It’s a big job. Industrial vacuum trucks are used to suck out the water and garnet from the waterjet tanks. Cain said as much as 500 gallons of water could be contained in the slurry in the truck’s tank when it’s delivered back to his facility. The brownish mixture is dropped into an indoor pond where the settling occurs.
The water that pools during the settling process is pumped out, and a “dewatering” process begins, Cain said. This is the beginning of the drying process that can take several days.
“Drying and screening is tough,” he said.
After four years of recycling the material and slowly building a network that is using his recycled abrasive, Cain admits more work needs to be done. He said he thinks he can deliver a quality garnet abrasive in the 80-mesh size that most waterjet cutters seem to want, but new drying and separation equipment might make the job easier for him. Cain, a former Marine, is energized to keep moving forward with the business after some tough years.
“I think it’s the Marine Corps thing in me that kept me driving forward. There were a couple of times when I just wanted to quit and throw in the towel because it didn’t seem you could do anything with this stuff,” he said.
Where Is Abrasive Recycling Heading?
The acceptance of abrasive recycling has been slow, but some tangible momentum is evident:
- Cain said that he is building a profitable business model in northwest Washington and expects other companies to seek out his services. After learning what works after four years in business, he thinks the model can translate to another geographic location that has a lot of waterjet cutting activity. High capital equipment expense is associated with such a startup, Cain added, but that is not necessarily an impediment to running a profitable endeavor.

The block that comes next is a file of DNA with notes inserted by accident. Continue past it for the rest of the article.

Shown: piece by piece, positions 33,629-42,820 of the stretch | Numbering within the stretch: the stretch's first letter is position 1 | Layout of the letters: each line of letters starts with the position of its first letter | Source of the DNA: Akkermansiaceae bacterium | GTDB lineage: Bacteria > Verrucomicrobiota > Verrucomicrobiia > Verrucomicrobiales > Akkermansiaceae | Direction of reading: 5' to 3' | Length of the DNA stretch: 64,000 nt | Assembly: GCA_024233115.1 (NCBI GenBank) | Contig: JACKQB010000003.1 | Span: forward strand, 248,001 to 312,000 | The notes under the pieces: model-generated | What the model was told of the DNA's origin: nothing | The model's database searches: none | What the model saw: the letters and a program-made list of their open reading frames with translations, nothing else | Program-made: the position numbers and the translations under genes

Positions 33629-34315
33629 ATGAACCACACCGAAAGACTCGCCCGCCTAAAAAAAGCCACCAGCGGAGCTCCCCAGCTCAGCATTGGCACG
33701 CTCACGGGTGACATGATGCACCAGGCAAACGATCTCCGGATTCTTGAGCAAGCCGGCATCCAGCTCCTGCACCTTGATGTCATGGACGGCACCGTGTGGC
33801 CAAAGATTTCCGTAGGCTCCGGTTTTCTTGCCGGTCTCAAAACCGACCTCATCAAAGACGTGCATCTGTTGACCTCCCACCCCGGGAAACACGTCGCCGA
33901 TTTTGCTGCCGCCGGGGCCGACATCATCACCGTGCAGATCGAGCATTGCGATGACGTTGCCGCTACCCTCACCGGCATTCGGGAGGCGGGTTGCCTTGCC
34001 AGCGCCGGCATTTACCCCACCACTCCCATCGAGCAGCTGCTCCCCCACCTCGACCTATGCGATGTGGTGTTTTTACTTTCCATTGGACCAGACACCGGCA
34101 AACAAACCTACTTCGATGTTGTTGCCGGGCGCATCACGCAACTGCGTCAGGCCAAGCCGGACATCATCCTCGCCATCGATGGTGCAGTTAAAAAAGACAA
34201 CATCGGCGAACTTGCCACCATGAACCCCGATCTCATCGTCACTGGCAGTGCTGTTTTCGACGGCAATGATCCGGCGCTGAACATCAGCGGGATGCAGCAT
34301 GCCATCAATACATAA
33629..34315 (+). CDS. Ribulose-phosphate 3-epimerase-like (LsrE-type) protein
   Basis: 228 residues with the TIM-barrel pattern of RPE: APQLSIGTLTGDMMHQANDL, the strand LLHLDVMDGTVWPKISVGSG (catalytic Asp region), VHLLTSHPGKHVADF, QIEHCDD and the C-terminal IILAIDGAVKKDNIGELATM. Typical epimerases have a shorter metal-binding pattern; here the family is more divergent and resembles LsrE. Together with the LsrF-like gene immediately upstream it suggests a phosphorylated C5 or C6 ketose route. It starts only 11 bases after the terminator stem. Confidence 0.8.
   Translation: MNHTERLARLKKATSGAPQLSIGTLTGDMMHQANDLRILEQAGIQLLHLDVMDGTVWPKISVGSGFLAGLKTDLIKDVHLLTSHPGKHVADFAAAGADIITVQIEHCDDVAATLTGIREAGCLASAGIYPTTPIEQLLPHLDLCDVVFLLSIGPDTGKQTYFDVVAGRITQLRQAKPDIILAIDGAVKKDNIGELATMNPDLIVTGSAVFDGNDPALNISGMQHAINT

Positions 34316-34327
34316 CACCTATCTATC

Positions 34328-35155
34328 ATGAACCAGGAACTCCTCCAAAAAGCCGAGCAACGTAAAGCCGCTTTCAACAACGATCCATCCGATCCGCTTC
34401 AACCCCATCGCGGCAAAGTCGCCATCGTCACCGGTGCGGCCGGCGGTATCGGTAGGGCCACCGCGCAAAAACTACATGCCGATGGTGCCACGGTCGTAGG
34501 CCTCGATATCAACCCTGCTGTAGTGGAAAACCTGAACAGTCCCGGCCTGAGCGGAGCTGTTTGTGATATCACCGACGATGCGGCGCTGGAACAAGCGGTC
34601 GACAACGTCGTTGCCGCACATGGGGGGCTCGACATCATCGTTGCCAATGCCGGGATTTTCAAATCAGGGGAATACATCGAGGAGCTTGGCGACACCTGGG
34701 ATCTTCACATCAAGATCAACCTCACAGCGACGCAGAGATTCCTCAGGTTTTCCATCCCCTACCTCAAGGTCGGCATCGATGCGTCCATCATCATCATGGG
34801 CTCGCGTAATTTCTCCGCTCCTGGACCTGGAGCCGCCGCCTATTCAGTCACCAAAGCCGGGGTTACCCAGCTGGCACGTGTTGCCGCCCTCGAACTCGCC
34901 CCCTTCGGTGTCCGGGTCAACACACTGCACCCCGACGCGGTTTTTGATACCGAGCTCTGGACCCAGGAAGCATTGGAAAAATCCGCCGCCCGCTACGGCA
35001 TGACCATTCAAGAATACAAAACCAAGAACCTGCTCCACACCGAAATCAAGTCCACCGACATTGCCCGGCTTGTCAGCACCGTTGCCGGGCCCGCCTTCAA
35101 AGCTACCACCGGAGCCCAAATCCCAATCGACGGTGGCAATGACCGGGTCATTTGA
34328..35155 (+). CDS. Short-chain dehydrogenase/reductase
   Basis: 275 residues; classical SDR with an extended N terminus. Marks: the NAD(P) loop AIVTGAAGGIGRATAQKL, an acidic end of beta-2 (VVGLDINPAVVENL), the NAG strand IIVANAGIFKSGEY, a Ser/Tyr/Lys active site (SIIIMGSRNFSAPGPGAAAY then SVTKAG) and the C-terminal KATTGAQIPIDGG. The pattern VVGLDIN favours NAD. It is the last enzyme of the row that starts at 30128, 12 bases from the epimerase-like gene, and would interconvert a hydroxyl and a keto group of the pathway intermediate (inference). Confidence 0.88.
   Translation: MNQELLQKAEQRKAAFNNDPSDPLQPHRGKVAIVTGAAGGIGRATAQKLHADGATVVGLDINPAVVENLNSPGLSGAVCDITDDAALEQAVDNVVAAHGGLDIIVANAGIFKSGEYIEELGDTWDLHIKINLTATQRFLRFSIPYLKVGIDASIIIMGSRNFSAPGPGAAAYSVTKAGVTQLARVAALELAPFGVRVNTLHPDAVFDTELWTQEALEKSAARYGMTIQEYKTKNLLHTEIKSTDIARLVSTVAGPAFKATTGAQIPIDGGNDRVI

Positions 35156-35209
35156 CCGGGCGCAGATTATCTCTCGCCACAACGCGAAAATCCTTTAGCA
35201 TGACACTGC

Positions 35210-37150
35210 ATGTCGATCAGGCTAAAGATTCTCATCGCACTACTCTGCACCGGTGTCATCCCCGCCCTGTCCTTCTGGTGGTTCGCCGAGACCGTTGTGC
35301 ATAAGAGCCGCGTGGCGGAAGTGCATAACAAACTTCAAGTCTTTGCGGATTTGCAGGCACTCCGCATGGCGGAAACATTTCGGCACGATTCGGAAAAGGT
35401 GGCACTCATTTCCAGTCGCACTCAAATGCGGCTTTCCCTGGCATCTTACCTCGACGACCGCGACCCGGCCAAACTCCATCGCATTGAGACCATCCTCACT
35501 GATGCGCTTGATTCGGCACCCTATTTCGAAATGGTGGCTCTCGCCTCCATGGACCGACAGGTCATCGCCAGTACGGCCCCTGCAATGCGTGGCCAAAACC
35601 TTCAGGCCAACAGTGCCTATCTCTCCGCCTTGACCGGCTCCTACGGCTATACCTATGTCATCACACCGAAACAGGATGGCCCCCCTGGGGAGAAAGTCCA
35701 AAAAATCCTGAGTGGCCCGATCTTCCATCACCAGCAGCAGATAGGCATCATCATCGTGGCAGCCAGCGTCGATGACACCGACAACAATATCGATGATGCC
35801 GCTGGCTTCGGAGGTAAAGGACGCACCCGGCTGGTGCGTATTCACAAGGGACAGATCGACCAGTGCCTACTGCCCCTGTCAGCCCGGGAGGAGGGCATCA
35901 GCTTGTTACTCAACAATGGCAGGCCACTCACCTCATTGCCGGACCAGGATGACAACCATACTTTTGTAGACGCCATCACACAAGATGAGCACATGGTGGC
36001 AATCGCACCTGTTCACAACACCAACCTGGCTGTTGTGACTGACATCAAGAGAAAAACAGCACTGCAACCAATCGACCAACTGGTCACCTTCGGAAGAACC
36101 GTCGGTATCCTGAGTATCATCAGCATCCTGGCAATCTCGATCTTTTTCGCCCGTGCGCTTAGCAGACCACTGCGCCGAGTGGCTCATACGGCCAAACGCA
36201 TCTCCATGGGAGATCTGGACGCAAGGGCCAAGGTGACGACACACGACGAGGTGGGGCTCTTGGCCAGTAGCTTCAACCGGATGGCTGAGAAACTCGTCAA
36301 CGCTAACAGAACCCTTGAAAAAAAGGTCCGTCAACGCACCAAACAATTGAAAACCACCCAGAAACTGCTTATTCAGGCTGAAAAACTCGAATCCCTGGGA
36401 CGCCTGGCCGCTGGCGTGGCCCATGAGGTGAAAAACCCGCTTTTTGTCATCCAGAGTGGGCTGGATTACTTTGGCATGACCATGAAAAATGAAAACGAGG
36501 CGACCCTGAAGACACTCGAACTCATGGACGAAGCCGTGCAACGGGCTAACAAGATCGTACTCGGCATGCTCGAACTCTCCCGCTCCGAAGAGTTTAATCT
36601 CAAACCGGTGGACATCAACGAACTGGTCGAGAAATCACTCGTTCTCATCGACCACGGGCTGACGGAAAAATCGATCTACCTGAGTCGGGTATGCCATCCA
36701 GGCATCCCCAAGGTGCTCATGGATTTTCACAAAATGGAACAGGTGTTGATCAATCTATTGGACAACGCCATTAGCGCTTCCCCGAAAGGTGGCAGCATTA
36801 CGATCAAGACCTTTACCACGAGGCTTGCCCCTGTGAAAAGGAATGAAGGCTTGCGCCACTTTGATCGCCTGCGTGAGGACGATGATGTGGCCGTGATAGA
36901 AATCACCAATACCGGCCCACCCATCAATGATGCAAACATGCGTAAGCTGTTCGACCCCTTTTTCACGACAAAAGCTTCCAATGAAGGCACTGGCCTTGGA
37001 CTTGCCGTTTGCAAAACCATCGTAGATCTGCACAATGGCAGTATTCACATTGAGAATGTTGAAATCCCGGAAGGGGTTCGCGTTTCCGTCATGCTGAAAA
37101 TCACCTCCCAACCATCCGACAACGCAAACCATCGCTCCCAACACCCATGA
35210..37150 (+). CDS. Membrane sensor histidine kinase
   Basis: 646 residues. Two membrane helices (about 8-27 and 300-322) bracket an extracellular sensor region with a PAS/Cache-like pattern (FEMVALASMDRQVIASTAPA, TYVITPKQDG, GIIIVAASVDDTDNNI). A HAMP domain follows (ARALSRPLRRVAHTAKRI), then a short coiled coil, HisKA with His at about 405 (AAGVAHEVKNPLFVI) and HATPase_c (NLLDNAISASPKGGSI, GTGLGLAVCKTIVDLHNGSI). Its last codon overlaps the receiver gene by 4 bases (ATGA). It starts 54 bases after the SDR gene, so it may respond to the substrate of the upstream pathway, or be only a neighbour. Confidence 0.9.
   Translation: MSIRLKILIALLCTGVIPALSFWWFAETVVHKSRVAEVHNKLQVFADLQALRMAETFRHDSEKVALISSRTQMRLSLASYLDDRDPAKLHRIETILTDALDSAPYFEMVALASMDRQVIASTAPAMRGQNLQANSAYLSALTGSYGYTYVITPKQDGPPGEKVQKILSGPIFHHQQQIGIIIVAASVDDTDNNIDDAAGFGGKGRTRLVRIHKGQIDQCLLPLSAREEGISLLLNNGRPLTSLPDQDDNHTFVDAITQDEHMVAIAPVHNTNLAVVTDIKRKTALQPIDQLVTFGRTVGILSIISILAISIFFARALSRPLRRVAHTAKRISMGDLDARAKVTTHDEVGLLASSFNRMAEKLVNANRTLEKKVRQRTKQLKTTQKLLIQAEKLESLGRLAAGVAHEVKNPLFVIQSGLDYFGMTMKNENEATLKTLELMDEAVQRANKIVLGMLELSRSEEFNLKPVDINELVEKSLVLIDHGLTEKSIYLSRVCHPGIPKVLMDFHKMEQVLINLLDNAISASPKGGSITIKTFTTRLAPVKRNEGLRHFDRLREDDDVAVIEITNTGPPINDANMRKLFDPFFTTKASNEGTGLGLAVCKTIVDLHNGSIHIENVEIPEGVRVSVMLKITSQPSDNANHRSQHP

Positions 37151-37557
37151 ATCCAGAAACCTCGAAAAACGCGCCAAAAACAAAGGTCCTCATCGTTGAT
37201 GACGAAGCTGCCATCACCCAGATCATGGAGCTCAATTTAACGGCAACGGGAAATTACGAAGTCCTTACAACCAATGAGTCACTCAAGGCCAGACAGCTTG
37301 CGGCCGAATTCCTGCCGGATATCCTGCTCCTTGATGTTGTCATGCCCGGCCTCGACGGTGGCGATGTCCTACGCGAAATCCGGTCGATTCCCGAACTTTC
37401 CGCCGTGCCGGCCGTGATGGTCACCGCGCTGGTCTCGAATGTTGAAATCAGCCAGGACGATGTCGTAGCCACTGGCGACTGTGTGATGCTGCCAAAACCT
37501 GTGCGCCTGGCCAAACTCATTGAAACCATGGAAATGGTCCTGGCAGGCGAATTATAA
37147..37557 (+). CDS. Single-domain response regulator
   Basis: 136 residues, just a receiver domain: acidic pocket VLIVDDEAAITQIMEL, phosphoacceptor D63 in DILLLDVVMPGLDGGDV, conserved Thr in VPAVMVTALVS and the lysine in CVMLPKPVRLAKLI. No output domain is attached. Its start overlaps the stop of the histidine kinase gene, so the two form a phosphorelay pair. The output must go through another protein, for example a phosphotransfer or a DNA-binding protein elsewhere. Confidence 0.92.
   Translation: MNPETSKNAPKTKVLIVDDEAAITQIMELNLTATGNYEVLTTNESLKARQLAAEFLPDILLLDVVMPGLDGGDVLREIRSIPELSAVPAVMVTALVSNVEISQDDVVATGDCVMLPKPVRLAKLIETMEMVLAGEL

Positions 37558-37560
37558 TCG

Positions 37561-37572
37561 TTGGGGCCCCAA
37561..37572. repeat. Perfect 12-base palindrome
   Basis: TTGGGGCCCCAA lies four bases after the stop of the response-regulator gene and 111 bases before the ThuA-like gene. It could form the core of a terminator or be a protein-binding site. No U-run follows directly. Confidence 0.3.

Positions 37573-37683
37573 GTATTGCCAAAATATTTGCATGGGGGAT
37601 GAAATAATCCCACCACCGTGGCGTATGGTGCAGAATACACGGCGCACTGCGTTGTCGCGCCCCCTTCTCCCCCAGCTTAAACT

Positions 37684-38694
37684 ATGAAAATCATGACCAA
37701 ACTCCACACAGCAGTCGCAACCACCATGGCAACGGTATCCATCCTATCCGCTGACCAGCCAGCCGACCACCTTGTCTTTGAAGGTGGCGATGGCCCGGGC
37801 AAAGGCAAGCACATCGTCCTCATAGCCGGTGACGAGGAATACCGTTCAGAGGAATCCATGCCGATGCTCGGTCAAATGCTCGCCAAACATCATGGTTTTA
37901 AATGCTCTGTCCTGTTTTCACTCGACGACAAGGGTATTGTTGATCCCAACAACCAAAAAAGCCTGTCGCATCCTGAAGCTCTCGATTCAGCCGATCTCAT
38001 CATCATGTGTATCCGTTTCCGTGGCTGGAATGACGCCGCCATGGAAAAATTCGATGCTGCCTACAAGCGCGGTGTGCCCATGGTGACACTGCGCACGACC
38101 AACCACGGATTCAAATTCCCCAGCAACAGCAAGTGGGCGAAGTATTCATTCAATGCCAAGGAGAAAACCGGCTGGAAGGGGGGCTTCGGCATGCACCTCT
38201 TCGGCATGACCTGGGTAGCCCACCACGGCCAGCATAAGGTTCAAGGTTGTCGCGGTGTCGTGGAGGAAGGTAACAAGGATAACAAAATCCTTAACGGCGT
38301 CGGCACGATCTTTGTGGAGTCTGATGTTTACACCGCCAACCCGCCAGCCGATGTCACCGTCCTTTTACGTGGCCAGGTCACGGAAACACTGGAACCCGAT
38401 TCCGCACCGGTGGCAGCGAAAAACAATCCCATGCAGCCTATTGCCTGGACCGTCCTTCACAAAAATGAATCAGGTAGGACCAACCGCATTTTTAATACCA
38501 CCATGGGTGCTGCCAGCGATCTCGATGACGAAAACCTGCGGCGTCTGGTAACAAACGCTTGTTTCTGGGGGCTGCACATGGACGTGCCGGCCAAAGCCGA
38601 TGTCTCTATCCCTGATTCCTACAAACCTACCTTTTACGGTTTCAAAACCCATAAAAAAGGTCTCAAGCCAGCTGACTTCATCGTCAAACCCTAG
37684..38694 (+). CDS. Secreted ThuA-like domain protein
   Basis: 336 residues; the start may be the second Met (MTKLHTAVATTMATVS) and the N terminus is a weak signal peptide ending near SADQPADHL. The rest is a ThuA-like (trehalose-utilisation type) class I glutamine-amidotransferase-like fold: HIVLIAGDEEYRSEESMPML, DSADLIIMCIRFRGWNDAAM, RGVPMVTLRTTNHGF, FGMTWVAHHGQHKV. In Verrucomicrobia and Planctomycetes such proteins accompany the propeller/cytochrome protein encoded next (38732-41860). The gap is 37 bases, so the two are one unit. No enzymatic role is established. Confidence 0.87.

- Hypertherm, a technology developer known for its plasma cutting products and the acquirer of the AccuStream waterjet products company in 2013, announced at the 2015 FABTECH® tradeshow that it was launching its EcoSift™ waterjet abrasive recycling unit. Attempts to connect with Hypertherm management to discuss the new product development were not successful, but the company appears committed to putting a new spin on recycling equipment that has been on the market for the last several years.
Rapple reported that Barton is currently investigating potentially accepting used waterjet abrasive and recycling it at their own facility.
This obviously is not a quick shift in the market, but change is afoot. Interest in recycling might grow with the continued adoption of waterjet cutting technology.
“A waterjet offers a shop a certain level of versatility and capability that no other machine tool that they own can,” Rapple said. “You can cut a variety of materials. You can cut stacked material. It has no heat-affected zone. It is very easy to run, and it’s relatively easy to maintain. You can produce net parts. You can cut thick materials. There are plenty of reasons that waterjets make sense for fabricators.”